There are so many facets to this question that I can address, but I think the most exciting thing for me, aside from the pure pleasure and delight of a good read, would be thatliterature can reach people and touch them through the heart with powerful and deep, poignant truths in the form of characters, themes, prose, powerful cinematography, powerful music and beautiful writing, while the mind and logic is still fumbling, resisting and struggling at the door-knob of our outward resistance, prejudices and fears (to borrow an idea Chesterton used about humour). Stories can so move one's heart, and speak messages that will reach deep inside of you in a way that otherwise might be rejected if given in dry "sermon" form. Stories are so much a part of our lives whether we actively read or not, in our everyday conversation, in the books, films, music and plays we attend/read/watch and listen to - writers, authors and storytellers make a huge impact on society, and its way of thinking. I can't decide whether literature influences culture, or whether culture affects the kind of literature we read and write, though. I think it's a bit of both, but definitely, its a powerful tool. 

That's why the Lord Jesus told Parables and stories to the people! He spoke to them in tales and metaphors of daily life, in the things they knew and treasured in their lives. . . 
"The same day went Jesus out of the house, and sat by the sea side. And great multitudes were gathered together unto him, so that he went into a ship, and sat; and the whole multitude stood on the shore. And he spake many things unto them in parables..."
It's also why literature is such a strong instrument in culture which can be used for the spread of ungodliness, but also to spread the light of Christ, His love and goodness, righteousness, justice, beauty and faith! 
13. Is it ever a struggle to reconcile reading fiction/entertainment with the struggles of reality, and to place the importance of fiction within one's daily Christian life and walk with the Lord?
Oh yes! Many times I've struggled with the idea that fiction is not as spiritually uplifting as building myself up on books of faith, devotional, theology and so forth, and am plagued with the thought that it may not help me grow as a believer. As a follower of Christ, it can at times be hard to place the importance of fiction in the overall desire of enriching your walk with the Lord, and seeing its effect on my life. . . the struggle is real, because enjoying fiction and the very essence of fiction is in a sense "escapism" from daily, hum-drum life; it's so easy to develop an obsession with books and stories and made up characters and plots, and feel out of sorts with our own lives. . . enjoying the dramatic and exciting fiction rather than the God-given, blessed and burdened reality, as it were.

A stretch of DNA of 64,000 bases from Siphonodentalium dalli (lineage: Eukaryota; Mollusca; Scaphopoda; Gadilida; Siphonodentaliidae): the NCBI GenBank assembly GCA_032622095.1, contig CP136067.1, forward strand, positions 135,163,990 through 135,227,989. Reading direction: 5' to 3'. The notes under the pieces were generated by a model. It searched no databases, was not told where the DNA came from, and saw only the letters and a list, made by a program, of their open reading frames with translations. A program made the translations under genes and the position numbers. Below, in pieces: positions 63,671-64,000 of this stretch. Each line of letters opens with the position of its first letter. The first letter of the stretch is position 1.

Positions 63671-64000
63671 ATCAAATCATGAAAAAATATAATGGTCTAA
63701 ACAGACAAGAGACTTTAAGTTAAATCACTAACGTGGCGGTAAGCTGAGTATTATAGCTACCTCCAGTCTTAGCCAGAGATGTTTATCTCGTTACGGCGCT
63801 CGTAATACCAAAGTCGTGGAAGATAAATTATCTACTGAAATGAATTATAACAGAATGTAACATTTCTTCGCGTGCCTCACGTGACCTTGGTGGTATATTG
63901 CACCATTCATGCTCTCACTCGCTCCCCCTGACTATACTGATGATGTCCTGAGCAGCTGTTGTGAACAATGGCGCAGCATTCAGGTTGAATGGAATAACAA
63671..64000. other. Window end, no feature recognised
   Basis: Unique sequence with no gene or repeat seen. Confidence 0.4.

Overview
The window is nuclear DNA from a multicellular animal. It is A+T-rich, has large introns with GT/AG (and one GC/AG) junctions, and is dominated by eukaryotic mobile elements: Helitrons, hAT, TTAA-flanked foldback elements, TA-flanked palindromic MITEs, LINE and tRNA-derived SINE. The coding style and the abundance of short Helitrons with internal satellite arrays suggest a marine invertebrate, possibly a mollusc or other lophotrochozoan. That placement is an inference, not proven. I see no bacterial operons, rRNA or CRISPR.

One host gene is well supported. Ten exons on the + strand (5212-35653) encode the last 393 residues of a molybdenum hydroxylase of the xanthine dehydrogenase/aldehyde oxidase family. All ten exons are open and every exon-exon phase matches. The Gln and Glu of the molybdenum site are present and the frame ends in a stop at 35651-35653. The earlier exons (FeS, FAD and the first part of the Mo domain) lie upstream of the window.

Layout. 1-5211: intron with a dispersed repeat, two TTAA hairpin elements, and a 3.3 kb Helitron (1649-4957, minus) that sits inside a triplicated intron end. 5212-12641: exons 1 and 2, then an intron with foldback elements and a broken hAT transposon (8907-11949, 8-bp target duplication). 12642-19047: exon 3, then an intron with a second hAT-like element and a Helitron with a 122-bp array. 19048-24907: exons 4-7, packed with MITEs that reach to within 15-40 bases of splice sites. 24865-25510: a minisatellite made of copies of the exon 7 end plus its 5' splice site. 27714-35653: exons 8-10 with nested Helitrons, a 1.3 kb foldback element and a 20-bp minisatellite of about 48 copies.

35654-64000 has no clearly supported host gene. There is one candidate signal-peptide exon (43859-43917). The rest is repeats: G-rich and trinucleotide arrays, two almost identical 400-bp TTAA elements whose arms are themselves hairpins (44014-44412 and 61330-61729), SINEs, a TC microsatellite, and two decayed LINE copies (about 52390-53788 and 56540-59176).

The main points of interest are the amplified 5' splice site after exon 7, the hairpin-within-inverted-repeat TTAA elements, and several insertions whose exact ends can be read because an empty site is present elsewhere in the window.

Also, with this in mind, I think of my life as a writer and the importance of the stories I write to those around me. . . it can be a discouraging dilemma and a struggle to reconcile how I can be so passionate about an "ornament" to most people's daily lives and find a "great" purpose in what I am doing. 

Basically, all that is pish-posh nonsense that I get to feel when I am deeply discouraged ^_^.  

Because as I look into my life I realize just how powerful stories in literature has been in my life and in my walk with Christ, in the way I've grown and developed. It's taught me to give thanks, praise the Lord, and view the world and our human hearts more closely, with more empathy, humility and tender-compassion as well as grief, I think . . . it has taught me to appreciate truth and beauty, light and hope in a powerful way. It has brought to the forefront themes, issues and struggles that I've dealt with in my personal life and in my relationship with the Lord, as well as issues I see those around me struggle with daily. It's a bit like I've been speaking of earlier in this tag - how stories reach and touch our hearts before we're convinced and challenged with our minds; how parables, tales and stories have been such a crucial part of people's lives for centuries beyond count. Great tales, either feined or true (basically history) have taught me so much about Christian virtues and the moral struggles of the human heart through the spectrum of people and their lives. It's so hard to explain, and I feel I am just prattling on and not communicating myself too well. Anything in our lives can so easily become our idols, and in that sense, literature and tales can be dangerous (like so many beautiful things in life when not in their proper place and order in our lives!). Christ must be at the centre of all things, His Word our most Precious Jewel, and our Light and Guide. He should hold all our affections and hopes - our minds and hearts should be guided by His Spirit alone! Yet, in its proper place, stories and the splendour of literature is a glorious and rich gift from God that we must treasure, use and rejoice in! He Himself is a Storyteller, the Grand Weaver of our lives, and our Author. Surely He who has given the Gift would want us to use it for His glory and honour. Surely God has given us the art of expressing ourselves in prose, poetry and tales for a deep purpose as much as He has given us the beauty of a rose, a songbird or the stars (seemingly unimportant in the major things of life, yet gloriously beautiful objects of His creation).